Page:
As Donald Trump's White House continued in hyperdrive to promote his first 100 days as a breakout reality-show hit, congressional aides a few blocks east were negotiating a deal to avert a disastrous government shutdown over the current funding agreement. The more than $1 trillion, almost 1,700-page bill, which keeps the lights on through September, served as a reality check for the President: the 535 voting members of Congress cannot be ignored. "I think he needs to understand our democratic system and our separation of branches," says Democratic Senator Ben Cardin of Maryland. "This is not running a business. This is running a country."
No lesson has been so stinging for the neophyte President. His campaign promises face delay at the hands of an unexpected impediment: Republicans in the House and Senate, where party leaders have for years honed world-class obstructionist skills. Many have criticized Trump's dreams of a $1 trillion infrastructure plan, a border tax that would cost middle-class families dearly and especially a prompt repeal of Obamacare that, for now, seems back on the shelf. Trump found himself repeatedly bedeviled and outgunned. "It's not fair," Trump told Fox News in an interview on the eve of his 100-day mark. "It forces you to make bad decisions. I mean, you're really forced into doing things that you would normally not do except for these archaic rules." Trump used the word archaic three more times in 20 minutes. Around the White House, Trump huffed that he hasn't yet been able to translate his real estate skills into legislative wins. He fumed that cable news cast him as a loser in the budget, even as his aides were promoting it. Trump took to Twitter, renewing threats of a "good shutdown" in September and changing Senate rules to make it easier to score wins. On the rule change, the top Republican in the Senate, Mitch McConnell, responded, "That will not happen."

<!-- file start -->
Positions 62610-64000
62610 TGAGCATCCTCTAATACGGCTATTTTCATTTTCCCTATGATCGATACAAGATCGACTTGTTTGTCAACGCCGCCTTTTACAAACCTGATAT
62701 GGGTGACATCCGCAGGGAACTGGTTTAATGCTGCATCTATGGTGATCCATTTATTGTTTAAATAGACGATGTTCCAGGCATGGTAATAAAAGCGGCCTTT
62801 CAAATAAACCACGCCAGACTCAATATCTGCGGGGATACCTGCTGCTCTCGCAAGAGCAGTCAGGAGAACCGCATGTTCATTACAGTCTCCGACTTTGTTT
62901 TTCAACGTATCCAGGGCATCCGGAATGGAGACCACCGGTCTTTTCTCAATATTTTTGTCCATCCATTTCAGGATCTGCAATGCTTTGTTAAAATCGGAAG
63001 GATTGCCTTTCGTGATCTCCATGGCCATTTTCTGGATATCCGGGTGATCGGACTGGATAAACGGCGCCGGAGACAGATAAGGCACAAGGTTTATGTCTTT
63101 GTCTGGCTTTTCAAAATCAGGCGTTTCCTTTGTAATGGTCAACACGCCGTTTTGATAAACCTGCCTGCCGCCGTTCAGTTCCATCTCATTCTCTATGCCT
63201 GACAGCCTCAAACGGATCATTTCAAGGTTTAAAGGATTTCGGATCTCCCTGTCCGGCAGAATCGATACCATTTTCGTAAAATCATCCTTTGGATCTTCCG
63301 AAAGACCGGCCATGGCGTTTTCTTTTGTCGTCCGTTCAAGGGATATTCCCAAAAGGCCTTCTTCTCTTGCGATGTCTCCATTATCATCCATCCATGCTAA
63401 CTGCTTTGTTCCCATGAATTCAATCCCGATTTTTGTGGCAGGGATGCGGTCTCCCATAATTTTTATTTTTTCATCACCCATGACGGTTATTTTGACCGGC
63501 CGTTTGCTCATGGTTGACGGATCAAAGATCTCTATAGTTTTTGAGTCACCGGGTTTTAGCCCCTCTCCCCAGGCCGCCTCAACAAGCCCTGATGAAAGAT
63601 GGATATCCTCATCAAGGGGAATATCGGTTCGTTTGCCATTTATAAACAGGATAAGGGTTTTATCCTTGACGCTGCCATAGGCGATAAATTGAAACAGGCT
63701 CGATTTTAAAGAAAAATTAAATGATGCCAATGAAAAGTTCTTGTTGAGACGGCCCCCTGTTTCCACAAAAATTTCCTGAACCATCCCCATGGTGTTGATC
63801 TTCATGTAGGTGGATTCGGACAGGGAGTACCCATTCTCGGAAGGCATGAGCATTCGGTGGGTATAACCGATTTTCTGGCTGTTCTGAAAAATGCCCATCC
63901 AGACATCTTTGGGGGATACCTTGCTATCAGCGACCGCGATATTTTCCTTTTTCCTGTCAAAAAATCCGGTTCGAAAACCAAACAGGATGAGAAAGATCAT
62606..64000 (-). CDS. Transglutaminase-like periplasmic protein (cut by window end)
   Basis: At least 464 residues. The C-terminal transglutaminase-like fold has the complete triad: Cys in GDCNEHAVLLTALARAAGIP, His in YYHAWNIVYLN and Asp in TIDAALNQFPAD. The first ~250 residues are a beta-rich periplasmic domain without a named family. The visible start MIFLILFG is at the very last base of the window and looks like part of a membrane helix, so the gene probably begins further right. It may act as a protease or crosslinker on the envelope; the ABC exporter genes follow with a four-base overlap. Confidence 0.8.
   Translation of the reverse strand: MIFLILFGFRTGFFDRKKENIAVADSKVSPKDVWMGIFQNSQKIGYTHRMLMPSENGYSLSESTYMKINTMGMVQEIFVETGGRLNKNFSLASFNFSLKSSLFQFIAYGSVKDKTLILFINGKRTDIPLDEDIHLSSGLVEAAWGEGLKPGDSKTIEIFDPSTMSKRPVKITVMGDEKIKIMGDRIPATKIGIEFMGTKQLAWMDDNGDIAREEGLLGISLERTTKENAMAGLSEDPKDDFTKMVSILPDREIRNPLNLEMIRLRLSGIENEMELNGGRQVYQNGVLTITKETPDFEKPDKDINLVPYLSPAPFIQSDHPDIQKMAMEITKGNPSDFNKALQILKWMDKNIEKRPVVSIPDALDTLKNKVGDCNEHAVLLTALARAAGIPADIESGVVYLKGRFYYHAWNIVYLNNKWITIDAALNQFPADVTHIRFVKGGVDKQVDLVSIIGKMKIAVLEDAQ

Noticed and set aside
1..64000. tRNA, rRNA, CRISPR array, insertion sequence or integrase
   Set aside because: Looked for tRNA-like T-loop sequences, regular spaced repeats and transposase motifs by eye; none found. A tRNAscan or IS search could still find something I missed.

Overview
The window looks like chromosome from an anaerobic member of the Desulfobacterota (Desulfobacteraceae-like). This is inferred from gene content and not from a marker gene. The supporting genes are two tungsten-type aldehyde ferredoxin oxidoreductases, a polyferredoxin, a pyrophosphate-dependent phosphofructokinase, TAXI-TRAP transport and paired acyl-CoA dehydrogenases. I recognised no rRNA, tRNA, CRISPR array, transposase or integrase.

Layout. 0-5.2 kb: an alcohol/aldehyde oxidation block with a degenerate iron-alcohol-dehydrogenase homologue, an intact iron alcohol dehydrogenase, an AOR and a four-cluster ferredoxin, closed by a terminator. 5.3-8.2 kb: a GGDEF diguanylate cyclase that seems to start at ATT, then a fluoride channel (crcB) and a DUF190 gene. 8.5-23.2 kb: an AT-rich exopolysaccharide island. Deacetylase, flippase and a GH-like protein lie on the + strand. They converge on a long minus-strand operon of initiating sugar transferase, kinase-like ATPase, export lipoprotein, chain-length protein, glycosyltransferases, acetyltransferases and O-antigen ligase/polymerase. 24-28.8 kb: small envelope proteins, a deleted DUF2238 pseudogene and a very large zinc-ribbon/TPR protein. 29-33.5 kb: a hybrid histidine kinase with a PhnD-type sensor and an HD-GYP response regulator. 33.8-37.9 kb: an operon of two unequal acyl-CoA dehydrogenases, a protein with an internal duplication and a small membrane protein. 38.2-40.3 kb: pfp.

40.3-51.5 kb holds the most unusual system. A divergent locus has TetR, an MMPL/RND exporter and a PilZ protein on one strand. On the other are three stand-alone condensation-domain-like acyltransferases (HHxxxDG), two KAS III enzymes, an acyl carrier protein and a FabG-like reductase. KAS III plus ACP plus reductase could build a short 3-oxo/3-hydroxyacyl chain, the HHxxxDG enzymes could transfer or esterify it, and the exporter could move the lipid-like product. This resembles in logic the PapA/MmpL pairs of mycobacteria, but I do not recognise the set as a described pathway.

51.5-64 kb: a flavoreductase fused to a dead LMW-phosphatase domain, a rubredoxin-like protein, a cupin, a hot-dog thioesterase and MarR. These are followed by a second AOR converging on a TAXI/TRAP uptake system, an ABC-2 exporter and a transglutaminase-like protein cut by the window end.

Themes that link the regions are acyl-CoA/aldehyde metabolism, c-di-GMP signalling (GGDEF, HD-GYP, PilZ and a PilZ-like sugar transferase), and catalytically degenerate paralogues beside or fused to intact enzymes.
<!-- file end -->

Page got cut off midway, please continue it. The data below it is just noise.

None of the drama reflected the contents of a budget that allows the government to avoid an embarrassing shutdown. Lawmakers boost spending to the Pentagon by $15 billion (well short of the $54 billion Trump wanted) and to the National Institutes of Health by $2 billion (Trump sought to gut the popular medical research labs). Republicans can cite both as reasons to cheer. "I think it's important that we govern and not just shut down the government," said Senator John Cornyn of Texas. "I think we need to move on."
Meanwhile, the spending stopgap preserves programs at the Environmental Protection Agency and provides none of the $1.4 billion Trump wanted to start building a wall along the U.S.-Mexico border--moves that Democrats can claim as victories. In fact, the bill explicitly blocks Trump from even firing up the cement trucks for that wall. Also gone were conservative dreams of defunding Planned Parenthood and punishing sanctuary cities that don't comply with federal immigration law; the White House caved on demands for both.
Despite the setbacks, Trump tried to project a victory even as his own party took greater control of international affairs, typically the President's realm. The measure doubles the number of visas for workers from abroad, adds another 2,500 visas for Afghans who helped the U.S. military and sets aside $100 million to fight Russia's influence operations--all of which may be overshadowed by 140-character tirades once Trump learns about the pet projects and special provisions tucked into the bill. "Obviously, I wish he'd think twice before he tweeted," said Senator John McCain, the Arizona Republican who led the charge to add to the Pentagon's AmEx. Some officials dodged the President in the hallways, opting to stick to the West Wing's second floor where he seldom wanders.
This spending bill only gets Washington to the start of October. Then, White House officials say, they can take up the ideas again. Maybe, mused one, Trump might acquaint himself with those "archaic" processes of Washington that allowed a bipartisan group of lawmakers at the Capitol to outmaneuver him. After all, funding the massive government in concert with Congress is far tougher than issuing an ultimatum. Chuckled one aide to Senate Democrats: just wait until the Supreme Court hands him his first defeat.
--With reporting by SAM FRIZELL and ZEKE J. MILLER